It’s always salutary to see ourselves as others see us.
Recently German-born Centre for Independent Studies researcher Oliver Hartwich wrote this piece on alcohol.
The first sentence is arresting: “Coming from a country where even petrol stations are allowed to sell alcoholic drinks as ‘essential traveller needs’, I have always found Australian alcohol practices rather bizarre”.
Imagine the outcry over any proposal to allow petrol stations to sell alcohol in New Zealand. Anti-alcohol crusaders like Doug Sellman would have apoplexy.
I have no view on such a proposal, but shouldn’t we be willing to examine evidence from Germany? After all, New Zealanders routinely observe that European drinking habits are better than ours.
Dr Hartwich commends competition among supermarkets in the interests of driving down prices for consumers. The idea of imposing minimum prices on alcohol products as a means of reducing alcohol abuse makes no sense.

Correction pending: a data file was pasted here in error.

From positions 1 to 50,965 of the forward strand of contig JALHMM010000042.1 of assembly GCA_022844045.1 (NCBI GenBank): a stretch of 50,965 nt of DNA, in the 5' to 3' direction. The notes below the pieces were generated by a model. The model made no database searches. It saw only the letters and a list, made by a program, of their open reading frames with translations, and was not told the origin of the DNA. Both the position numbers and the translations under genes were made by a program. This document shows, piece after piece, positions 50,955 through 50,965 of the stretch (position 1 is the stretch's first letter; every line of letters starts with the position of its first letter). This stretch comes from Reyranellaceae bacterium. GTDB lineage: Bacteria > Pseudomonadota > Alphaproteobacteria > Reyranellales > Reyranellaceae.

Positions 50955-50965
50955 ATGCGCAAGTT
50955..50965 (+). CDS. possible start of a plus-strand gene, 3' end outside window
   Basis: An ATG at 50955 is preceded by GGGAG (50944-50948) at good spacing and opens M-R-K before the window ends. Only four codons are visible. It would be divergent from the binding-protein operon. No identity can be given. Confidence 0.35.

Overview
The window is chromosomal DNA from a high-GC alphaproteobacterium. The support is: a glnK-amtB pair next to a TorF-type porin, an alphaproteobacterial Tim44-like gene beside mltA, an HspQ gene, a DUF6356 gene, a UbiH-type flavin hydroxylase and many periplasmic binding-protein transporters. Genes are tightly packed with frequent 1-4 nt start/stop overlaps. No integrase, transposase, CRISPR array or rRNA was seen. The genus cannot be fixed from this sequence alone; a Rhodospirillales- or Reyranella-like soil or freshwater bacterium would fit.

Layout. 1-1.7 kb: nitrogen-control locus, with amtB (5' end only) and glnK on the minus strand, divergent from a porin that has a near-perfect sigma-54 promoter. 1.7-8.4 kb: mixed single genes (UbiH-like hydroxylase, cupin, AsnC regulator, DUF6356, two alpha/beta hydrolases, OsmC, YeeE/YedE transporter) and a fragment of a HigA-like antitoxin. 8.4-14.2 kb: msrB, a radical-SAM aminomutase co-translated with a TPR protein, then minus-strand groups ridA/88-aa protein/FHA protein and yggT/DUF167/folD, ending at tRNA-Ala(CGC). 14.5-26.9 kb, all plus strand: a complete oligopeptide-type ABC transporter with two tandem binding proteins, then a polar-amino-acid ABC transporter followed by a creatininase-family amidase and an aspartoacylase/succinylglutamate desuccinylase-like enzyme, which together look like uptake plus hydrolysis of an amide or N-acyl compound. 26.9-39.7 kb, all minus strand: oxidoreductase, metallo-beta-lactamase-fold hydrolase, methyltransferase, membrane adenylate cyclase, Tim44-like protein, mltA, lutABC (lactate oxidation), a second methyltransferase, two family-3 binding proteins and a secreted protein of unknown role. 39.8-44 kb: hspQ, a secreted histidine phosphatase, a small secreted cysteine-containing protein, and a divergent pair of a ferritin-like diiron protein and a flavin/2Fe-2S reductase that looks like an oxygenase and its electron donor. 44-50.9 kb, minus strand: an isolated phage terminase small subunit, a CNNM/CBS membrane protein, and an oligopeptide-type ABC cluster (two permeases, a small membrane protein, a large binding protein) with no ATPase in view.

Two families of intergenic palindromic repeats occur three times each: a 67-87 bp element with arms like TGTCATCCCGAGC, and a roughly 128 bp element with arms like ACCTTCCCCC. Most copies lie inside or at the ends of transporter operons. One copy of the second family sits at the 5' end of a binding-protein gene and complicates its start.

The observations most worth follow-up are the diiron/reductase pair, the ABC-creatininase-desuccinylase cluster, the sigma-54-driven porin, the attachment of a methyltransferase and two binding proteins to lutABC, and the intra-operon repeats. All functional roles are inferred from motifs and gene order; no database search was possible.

Recently MP Paul Quinn exposed the hypocrisy of doctors appearing before the select committee considering liquor law issues. They wanted to ban supermarket sales yet bought their own supplies from supermarkets.
As Dr Hartwich observes, restricting the places that sell alcohol is ineffective in preventing excessive alcohol consumption. “Licensing laws in Victoria and the ACT are more liberal than in NSW. However, binge drinking or alcoholism appears no worse in Melbourne or Canberra than in Sydney.”
Parliament is debating a proposal to increase the purchase age to 20. This would align New Zealand with only 11 other countries. Eighty-one (including Australia) have a minimum age of 18, 12 (including Belgium, Germany, Norway and Spain) set the age at 16, and 17 have no drinking age at all.
As one expatriate New Zealander said to me, the proposed move would do nothing to attract young expatriates back: it would be a signal that New Zealand is ‘no country for young men’ (or women).
Alcoholism and alcohol abuse are serious problems. But as this submission by the Business Roundtable argued, heavy-handed regulation as proposed by the Law Commission is not the way to deal with them.